A story in Monday’s New York Times once again highlighted the growing problem facing the United States in its efforts to combat terrorism: We’re swimming in sensors and drowning in data. Terrorism and its extremist adherents have no better ally in their efforts to harm us than our innate tendency to mistake problems of being for problems of knowing, and in doing so to tie ourselves in knots.
As inconceivable as the motivations and actions of terrorists may seem to us, their behavior does not pose an unimaginable much less unknowable threat. Although we may not know when, where, or how they intend to strike, we can be pretty sure they will.
Our inability to wrap our heads around the “why” of terrorism leads us to oversimplifications and misapprehensions about the nature of the terrorist threat on one hand and a tendency to over-reach in our efforts to know who they are and what they are up to on the other. This leads us to frame the problem of terrorism primarily as an effort to identify and interdict unknown enemies.
Our preoccupation with finding out whom we should target leads us to collect more information than we need, and, consequently, far more than we can intelligently manage. As such, it becomes not only increasingly difficult, but also increasingly impractical to assemble a coherent picture of the threats facing us.
With the possible combinations so numerous, we see few options besides throwing everything we have at the problem of sifting and sorting the data every way we can. But that’s the problem: We cannot sort or sift fast enough. Picking up the pace does no good. No matter how fast we work, we still make little or no progress.
Thankfully, looking for answers does not always require us to look for evidence. Sometimes all the evidence we need is already available, and all we really need to ask ourselves is “what does it all mean.”
Fortunately, this situation often arises when the stakes are high, making it a familiar setting for any experienced homeland security professional. Thos with experience know that gathering more information will not change the nature of a high-stakes problem nor will it make the solution any clearer. Indeed, just the opposite may be the case.
The popular Ron Howard movie Apollo 13 recounts the successful effort to save the crew of the crippled spacecraft after an unexpected explosion compromised the life support system aborting the original mission. In the movie (but apparently not in real-life), as the stakes became clear, flight director Gene Kranz played by actor Ed Harris, tells the engineers assembled to work out a strategy for saving the ship and its crew. “Failure is not an option.”
These words echo the sentiments expressed by President Obama during his scathing critiques of what he characterized as the intelligence failures that allowed the Nigerian Farouk Umar Abdulmutallab, who is accused of attempting to destroy Northwest Airlines flight 253, to board the Detroit-bound aircraft in Amsterdam despite apparent foreknowledge of his links to extremists. As the President noted, intelligence agencies had the information, but they did not know what it meant and did not act on what they did know before Abdulmutallab boarded the flight.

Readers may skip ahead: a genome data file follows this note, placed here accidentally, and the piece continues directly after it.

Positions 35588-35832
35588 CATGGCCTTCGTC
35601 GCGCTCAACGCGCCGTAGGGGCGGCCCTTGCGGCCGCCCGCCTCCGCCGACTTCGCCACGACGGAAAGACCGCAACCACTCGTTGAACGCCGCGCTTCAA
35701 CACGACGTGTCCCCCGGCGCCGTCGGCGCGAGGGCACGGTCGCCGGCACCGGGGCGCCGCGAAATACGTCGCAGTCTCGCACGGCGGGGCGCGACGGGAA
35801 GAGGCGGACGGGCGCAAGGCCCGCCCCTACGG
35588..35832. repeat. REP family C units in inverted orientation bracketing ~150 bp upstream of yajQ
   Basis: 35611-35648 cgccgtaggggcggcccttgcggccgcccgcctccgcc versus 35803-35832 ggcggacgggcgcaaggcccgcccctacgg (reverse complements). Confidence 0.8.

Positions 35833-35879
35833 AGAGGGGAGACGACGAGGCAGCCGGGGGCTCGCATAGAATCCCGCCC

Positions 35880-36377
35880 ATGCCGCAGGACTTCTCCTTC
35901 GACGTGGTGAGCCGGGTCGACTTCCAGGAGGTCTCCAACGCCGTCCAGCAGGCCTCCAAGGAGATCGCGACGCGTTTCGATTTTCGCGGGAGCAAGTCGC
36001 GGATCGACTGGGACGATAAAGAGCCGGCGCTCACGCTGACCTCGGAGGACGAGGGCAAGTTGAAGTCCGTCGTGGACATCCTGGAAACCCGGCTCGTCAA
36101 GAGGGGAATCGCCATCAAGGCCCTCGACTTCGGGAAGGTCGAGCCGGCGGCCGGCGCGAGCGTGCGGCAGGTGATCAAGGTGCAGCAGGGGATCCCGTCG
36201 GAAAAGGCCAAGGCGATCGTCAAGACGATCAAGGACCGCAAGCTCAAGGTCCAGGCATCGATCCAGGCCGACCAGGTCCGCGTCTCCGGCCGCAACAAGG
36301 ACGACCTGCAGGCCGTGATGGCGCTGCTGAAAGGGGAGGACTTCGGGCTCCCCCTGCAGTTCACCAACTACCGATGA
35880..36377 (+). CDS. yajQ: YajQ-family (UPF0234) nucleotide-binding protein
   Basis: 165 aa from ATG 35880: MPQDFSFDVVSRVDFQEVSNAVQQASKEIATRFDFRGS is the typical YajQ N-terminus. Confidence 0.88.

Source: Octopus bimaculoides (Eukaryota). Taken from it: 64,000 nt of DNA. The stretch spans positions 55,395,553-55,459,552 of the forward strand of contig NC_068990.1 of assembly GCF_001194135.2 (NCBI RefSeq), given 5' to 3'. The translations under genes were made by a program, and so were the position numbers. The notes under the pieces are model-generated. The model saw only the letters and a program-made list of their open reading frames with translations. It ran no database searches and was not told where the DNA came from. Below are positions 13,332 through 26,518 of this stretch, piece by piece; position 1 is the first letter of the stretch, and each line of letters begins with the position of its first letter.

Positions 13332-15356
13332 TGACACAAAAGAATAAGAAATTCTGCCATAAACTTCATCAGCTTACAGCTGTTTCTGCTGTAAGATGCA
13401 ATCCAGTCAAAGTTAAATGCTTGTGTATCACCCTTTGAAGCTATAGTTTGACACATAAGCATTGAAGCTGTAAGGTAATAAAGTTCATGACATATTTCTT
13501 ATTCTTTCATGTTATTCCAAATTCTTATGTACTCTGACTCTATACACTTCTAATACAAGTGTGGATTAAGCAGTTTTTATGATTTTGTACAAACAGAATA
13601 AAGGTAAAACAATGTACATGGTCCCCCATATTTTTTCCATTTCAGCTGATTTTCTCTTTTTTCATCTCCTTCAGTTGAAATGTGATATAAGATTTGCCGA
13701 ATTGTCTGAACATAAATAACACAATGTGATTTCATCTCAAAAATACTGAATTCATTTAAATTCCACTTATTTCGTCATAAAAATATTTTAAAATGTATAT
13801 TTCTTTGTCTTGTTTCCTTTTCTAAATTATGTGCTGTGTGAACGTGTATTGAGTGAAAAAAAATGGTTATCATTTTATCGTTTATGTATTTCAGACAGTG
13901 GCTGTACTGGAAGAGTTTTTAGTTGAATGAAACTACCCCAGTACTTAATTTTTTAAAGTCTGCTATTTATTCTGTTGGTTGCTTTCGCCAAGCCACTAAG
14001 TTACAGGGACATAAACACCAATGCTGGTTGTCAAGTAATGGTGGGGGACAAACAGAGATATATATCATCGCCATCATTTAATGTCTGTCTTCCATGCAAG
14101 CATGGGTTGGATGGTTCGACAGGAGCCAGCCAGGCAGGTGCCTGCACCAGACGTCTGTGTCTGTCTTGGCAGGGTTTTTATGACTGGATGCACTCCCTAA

In a scene from Apollo 13, a group of engineers assembles in a meeting room and a box of assorted items representing the materials available to the astronauts aboard the crippled spacecraft is emptied before them. Their charge was to figure out how to combine these resources in a new way to achieve the goal of keeping the crew alive and returning them to earth safely.
This sort of situation as it applies to terrorism has confronted the west before. Other countries confront this reality today. Few can afford to act as the United States has in imposing new regulations and technical security requirements on its people and its trading partners. Instead, they adapted their behavior to the reality of the threat confronting them.
When IRA bombers threatened riders on London’s Underground, the operators of the system relocated vendors to improve sight lines and removed rubbish bins to make it harder to conceal an incendiary or explosive device. Passengers too became an integral part of the security arrangements.
Whether we can afford to invest in better technology or not, we should ask ourselves whether what we have to invest will prove worth the cost when we look back at the value obtained. If NW 253 teaches us anything, it is that the investments we have already made in airport security and intelligence gathering and analysis have not made the target that much harder.
Looking at the security landscape before us, we might discover that we are far better off than we realize. The same things that prevented the terrorists aboard United Airlines flight 93 from succeeding on 9/11 saved lives again on Christmas Day. When everything is said and done, relying on the resourcefulness and courage of average Americans is not such a bad thing to do when failure is not an option.